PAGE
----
**This is a twice updated version**:

- Thanks to @PiotrPstrągowski for pointing out some issues that require more care.
- Some thoughts were in response to the original wording of the question. I left them here, because they might be interesting to some.
- As @AndréHenriques points out this still doesn't work -- at least compared to the updated question. My initial reaction was to delete the answer, but perhaps it is still interesting, so I will leave it here.

The main issue here is to decide what you mean by "functorial isomorphism"? If, for instance, you mean that it is induced by a morphism $\phi:X\to Y$, then sure, it is true: By your condition $\phi$ would have to be surjective and have only zero dimensional fibers, so by ZMT an isomorphism.

On the other hand, if we're not asking for such a strong funtoriality, only for some "natural" way to have the two sets be bijective, then one can do this.

As @AndréHenriques points out this does not work if we allow constant maps between curves. For whatever it is worth it still seems to work if we restrict to dominant maps...

Choose an $n\in\mathbb N$, $n\gg 0$ and choose two disjoint sets of $n$-points in general position in $\mathbb P^2$, say $p_i$ and $q_i$, such that there is no automorphism of $\mathbb P^2$ that takes one set to the other. Let $X$ and $Y$ be $\mathbb P^2$ blown-up along these two sets of points respectively (say $X$ along the $p_i$'s and $Y$ along the $q_i$'s).

For any $C\to X$ or $C\to Y$ that when composed with the blow-down to $\mathbb P^2$, it does not map into any $p_i$'s or $q_i$'s, there is a well-defined proper transform on the other one (between $X$ and $Y$), so make these correspond to each other.

For each $p_i$ and $q_i$ let the corresponding exceptional curves be $E_i\subset X$ and $F_i\subset Y$ respectively and choose a point on each: $P_i\in E_i$ and $Q_i\in F_i$. In addition, choose an isomorphism $\phi_i:E_i\to F_i$ such that $\phi_i(P_i)=Q_i$.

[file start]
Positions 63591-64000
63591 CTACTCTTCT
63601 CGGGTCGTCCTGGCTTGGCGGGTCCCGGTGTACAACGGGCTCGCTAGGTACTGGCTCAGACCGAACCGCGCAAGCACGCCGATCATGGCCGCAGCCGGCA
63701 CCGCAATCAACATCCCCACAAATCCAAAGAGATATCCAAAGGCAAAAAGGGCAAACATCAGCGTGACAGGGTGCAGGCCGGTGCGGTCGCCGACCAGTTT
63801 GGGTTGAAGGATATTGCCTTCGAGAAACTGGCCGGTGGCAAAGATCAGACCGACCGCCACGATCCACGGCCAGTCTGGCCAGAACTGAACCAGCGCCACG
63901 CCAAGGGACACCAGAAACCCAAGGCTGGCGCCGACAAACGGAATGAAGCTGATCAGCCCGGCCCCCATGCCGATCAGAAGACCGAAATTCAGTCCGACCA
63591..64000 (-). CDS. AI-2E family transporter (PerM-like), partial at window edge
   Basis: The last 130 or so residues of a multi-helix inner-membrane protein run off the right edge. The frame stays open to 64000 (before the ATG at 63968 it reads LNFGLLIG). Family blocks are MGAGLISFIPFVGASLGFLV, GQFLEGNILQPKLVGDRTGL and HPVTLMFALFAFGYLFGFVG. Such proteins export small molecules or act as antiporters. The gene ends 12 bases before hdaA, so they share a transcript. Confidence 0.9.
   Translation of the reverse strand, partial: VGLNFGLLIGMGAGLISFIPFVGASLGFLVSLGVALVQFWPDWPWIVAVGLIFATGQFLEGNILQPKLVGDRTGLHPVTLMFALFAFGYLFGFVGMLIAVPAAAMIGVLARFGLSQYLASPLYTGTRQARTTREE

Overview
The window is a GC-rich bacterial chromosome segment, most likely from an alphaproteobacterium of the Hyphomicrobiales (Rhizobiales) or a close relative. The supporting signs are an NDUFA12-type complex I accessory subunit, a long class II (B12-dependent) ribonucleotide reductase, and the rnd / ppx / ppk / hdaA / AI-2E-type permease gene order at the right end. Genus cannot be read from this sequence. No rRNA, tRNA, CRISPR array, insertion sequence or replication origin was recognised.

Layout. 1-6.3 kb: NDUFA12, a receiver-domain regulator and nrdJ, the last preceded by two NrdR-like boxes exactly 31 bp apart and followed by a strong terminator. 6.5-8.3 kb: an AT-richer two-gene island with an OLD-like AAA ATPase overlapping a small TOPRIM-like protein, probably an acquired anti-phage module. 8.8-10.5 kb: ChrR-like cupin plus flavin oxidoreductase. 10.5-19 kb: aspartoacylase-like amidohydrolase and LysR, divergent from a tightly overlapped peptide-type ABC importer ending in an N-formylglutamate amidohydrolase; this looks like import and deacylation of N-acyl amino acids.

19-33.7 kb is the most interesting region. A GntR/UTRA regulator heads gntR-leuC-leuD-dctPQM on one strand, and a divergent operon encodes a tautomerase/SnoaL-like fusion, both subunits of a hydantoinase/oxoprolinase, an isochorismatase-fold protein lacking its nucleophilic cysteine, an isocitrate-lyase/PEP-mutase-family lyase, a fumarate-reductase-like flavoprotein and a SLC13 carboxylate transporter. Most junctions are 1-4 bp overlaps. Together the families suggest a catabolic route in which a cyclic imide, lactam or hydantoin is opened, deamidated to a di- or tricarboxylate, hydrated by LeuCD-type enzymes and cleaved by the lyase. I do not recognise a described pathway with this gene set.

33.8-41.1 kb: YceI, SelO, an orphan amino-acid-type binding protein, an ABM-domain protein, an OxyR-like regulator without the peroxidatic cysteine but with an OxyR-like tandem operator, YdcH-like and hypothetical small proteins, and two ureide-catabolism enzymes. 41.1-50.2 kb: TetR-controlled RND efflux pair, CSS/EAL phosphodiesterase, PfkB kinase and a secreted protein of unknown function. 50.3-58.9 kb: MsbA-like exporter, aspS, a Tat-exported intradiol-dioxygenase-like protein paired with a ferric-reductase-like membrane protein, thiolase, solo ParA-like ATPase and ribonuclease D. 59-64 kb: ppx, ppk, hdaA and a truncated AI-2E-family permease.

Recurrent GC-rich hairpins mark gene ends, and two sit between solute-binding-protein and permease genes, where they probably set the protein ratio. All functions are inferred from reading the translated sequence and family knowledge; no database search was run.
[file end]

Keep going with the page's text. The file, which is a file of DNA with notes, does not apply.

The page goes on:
Now let $\alpha:C\to E_i\subset X$ be a morphism. If $\alpha(C)=\{P_i\}$ then make it correspond to the "same" map $\alpha':C\to p_i\in Y$, otherwise make it correspond to the map $\alpha''=\phi_i\circ\alpha:C\to F_i\subset Y$. Finally, let $\alpha:C\to q_i\in X$ be a morphism and make it correspond to the "same" map $\alpha':C\to _i\in Y$. This, with the proper transforms above, gives a bijection $\operatorname{Hom}(C,X)\leftrightarrow \operatorname{Hom}(C,Y)$ which is functorial in $C$.

Note that this is for the case when $C$ is smooth or at least irreducible. If we allow singular reducible curves, then this does not work, because one could consider maps from two intersecting lines, one mapping to an exceptional curve, say $E_i$, and the other to the proper transform on $X$ of a general line through $P_i\in\mathbb P^2$. If the bijection between the $\operatorname{Hom}$'s is functorial, then it would have to map the proper transform to its proper transform on $Y$ which will not intersect the image of the other line by the morphism that is assigned to it by the above process.

As @PiotrPstrągowski points out, the assumptions imply that there is a bijection between the points of $X$ and the points of $Y$. The above example shows that as long as $C$ is smooth, this bijection does not have to be a morphism, and accordingly $X$ and $Y$ are not necessarily isomorphic. However, it does leave the possibility open that

- $X$ and $Y$ may be necessarily birational, and
- Allowing $C$ to be singular may force $X$ and $Y$ to be isomorphic.

Remark: I don't think allowing non-projective curves would make a difference as long as $X$ and $Y$ remain projective.